A farmer is drying coffee beans in Minas Gerais state, Brazil (photo: iStock/alffoto)

The Challenge of Moderate Commodity Prices in Latin America

By Christian Bogmans and Jorge Restrepo


In Latin America and the Caribbean, high prices for commodities—like coffee and copper—were once a key driver of growth, helping countries to raise incomes and lower poverty. But stable and moderate levels of commodity prices mean that in the future countries will need to rely on alternative sources of inclusive growth.

Commodity dependence

Latin America and the Caribbean region is rich in fertile lands, mineral ores, oil, natural gas, and coal deposits. Its economies are leaders in the export of coffee (Brazil, Colombia, Central America), copper (Chile, Peru), iron ore (Brazil), oil and gas (Bolivia, Colombia, Ecuador, Mexico, Trinidad and Tobago, Venezuela), and soybeans (Argentina, Brazil, Uruguay).

Because the region’s economies rely heavily on exporting commodities—economic activity, government revenue, and current account balances are susceptible to commodity price shocks.

More notably, previous IMF research has found that growth in Latin America is highly correlated with commodity price changes. Therefore, the outlook for commodity prices is key in forecasting the region’s economic prospects.

A short-lived rebound in commodity prices

After increasing by 55 percent between January 2016 and June 2018, the IMF’s primary commodity price index declined by 9.7 percent in the following eight months. Energy prices led the decline, falling by 17 percent between June 2018 and February 2019, while food and metal prices dropped by 4.5 percent and 0.6 percent, respectively.

Metal prices started to falter in March 2018 when tariffs were imposed on steel and aluminum. Lower metal prices were also a reflection of industrial production in China starting to lose steam.

Agricultural prices peaked in June and started a slow decline, following the imposition of tariffs on imports of soybeans, corn and wheat. Oil prices fell in October and November, stabilizing at a lower level thereafter. This was partly due to weaker global growth and transitory short-run factors driving excess supply conditions in the oil market.

Outlook and risks

As our analysis suggests, commodity prices are volatile and subject to global risk factors and uncertainty. International interest rates, the strength of the US dollar, global growth, and supply factors all weigh heavily on the movement of most commodity prices, making it hard to forecast.

Futures markets, where participants buy and sell commodities for delivery on a specified future date, indicate that oil prices are expected to hover around current levels over the next few years. Although risks to the outlook are balanced, there is substantial uncertainty, especially considering the political situation in Venezuela and global trade tensions. Higher U.S. oil production and a slower global economy have the potential to reduce prices, while supply disruptions and stronger global growth could increase prices.

Prices of base metals, such as copper, are also expected to remain stable at current levels with a high degree of uncertainty. The evolution of metal prices will depend to a large extent on the economic outlook of China—the world’s largest consumer of metals.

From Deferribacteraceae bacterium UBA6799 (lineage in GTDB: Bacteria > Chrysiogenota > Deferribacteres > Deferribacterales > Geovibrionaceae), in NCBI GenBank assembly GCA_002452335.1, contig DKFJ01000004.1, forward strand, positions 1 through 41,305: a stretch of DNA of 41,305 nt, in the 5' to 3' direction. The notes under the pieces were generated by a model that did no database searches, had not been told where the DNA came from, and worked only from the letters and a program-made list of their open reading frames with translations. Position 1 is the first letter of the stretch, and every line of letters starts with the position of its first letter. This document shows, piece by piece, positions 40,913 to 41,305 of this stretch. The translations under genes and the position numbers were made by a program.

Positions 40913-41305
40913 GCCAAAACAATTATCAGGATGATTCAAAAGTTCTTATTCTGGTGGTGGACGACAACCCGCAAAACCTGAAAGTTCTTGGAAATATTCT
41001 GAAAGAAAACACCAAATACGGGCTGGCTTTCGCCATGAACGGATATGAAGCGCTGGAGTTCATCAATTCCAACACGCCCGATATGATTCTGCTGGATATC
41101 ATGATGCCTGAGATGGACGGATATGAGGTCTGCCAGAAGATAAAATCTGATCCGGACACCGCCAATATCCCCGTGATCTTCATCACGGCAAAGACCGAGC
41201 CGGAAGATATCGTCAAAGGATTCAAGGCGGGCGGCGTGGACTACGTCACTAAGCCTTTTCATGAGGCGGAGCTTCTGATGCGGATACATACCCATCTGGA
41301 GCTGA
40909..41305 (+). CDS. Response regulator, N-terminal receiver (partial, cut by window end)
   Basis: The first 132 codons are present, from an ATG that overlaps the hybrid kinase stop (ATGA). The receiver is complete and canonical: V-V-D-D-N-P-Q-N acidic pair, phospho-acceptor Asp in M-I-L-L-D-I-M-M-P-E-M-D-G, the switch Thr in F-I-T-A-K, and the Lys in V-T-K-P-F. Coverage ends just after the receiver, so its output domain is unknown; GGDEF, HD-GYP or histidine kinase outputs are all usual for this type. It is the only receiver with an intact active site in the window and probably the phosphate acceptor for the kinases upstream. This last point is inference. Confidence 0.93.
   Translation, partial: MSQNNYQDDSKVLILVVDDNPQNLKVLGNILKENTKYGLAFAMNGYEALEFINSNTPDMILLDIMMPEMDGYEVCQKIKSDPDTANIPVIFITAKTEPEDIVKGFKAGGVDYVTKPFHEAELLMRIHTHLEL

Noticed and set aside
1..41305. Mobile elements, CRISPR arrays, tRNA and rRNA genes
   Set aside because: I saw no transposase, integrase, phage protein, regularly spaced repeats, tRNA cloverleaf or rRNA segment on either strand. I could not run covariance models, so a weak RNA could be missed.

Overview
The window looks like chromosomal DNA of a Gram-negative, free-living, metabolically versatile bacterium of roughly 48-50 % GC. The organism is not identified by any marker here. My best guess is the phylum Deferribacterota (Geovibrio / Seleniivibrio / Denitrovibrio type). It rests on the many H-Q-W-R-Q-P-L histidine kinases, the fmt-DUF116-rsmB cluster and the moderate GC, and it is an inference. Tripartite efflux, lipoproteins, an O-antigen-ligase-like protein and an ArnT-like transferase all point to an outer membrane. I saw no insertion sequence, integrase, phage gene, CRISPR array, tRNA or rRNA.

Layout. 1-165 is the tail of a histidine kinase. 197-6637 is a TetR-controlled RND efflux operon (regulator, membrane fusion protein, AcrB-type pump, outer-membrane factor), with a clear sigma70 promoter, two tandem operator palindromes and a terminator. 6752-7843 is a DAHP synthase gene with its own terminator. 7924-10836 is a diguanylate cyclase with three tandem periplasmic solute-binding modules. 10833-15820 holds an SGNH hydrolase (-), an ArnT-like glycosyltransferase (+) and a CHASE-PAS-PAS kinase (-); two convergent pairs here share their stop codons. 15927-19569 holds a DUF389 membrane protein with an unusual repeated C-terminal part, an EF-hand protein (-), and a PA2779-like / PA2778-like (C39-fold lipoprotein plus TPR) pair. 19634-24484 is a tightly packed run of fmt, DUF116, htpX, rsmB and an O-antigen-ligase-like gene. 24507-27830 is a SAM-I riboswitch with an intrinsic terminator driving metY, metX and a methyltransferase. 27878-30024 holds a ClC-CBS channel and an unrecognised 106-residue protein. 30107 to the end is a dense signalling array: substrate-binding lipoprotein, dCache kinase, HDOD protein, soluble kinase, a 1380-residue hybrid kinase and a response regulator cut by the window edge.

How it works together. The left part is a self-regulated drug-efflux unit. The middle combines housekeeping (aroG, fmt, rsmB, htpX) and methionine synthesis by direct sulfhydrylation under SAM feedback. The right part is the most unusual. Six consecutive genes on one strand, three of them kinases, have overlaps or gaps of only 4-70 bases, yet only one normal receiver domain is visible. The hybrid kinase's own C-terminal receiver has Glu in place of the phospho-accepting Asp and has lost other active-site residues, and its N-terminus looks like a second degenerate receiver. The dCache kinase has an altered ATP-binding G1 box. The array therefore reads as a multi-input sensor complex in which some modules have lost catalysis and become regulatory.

Food and beverage prices are expected to rise somewhat. Farmers in Latin America and the Caribbean may benefit from higher prices of corn, wheat, soybeans, and coffee.

Given China’s large weight in commodity markets, a US-China trade deal could lead to a rebound in commodity prices.

The rebound would benefit Latin America and the Caribbean’s energy and metal exporters, but not necessarily the region’s agricultural exporters, which have benefited from recent trade tensions through a premium on the price of their soybeans. The ongoing El Niño phenomenon—the climate pattern of ocean water warming—could hurt agricultural exporters, but higher food prices could partly offset this effect.

Regional impact

The impact of commodity price shocks differs across countries depending on the composition of their commodity exports and imports. A concise way to analyze this impact is by looking at the commodity terms-of-trade indices, which provide the ratio of average commodity export prices to average of commodity import prices.

This terms-of-trade index captures which countries would benefit and which would suffer from a specific change in commodity prices. For example, when oil prices fall as in late 2018, net oil importers such as Chile and Uruguay benefit, while net oil exporters such as Colombia and Venezuela suffer.


Previous studies have found that a rise in the commodity terms-of-trade boosts economic growth temporarily. Particularly, this occurred in economies with large commodity exports as a percentage of GDP, with growth returning to its pre-shock level once investment and consumption have adjusted to the higher terms-of-trade level.

The way forward

These results suggest that the short-lived rise in commodity prices from early-2016 to mid-2018 helped boost growth in Latin America and the Caribbean, particularly in the Andean countries. However, the outlook of stable prices indicates that commodity prices are unlikely to be a significant growth engine for the region in the coming years.

This outlook reinforces the need for the economies of Latin America and the Caribbean to accelerate the implementation of structural reforms to boost growth and improve social outcomes.

Key priorities include further opening to trade and foreign direct investment, streamlining regulations in the goods and labor markets, promoting competition, investing in infrastructure and education, and preserving or expanding well targeted social programs.